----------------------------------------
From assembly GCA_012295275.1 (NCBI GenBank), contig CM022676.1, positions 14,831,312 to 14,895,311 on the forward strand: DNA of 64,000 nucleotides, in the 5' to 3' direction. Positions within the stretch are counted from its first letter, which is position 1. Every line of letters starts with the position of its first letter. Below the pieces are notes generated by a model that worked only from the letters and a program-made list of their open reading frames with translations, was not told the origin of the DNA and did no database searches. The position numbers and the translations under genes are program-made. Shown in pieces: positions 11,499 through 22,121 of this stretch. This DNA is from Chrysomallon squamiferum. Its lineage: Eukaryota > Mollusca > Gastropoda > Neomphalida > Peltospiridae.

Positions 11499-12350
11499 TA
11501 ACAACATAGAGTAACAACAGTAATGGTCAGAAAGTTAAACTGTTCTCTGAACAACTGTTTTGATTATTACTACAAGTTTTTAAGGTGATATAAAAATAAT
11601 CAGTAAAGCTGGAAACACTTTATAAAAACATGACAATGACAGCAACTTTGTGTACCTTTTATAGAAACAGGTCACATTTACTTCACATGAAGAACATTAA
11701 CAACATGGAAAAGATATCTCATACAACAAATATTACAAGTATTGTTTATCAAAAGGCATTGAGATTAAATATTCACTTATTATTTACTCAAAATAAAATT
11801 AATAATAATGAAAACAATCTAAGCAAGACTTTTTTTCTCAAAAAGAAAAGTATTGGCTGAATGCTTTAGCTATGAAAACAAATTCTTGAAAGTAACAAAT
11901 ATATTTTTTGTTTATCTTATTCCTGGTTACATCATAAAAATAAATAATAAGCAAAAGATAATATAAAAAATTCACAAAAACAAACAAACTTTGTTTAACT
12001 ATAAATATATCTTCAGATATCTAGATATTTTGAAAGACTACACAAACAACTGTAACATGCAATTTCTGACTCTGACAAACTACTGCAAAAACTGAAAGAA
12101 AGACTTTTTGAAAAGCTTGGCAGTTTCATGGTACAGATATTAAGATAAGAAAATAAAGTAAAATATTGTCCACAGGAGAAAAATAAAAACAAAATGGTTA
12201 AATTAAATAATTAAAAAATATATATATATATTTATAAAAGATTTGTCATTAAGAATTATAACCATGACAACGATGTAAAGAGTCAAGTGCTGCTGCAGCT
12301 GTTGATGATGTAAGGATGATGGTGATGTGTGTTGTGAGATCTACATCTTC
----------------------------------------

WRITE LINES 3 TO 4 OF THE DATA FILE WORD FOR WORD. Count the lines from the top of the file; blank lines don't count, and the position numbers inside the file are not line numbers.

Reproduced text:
11499 TA
11501 ACAACATAGAGTAACAACAGTAATGGTCAGAAAGTTAAACTGTTCTCTGAACAACTGTTTTGATTATTACTACAAGTTTTTAAGGTGATATAAAAATAAT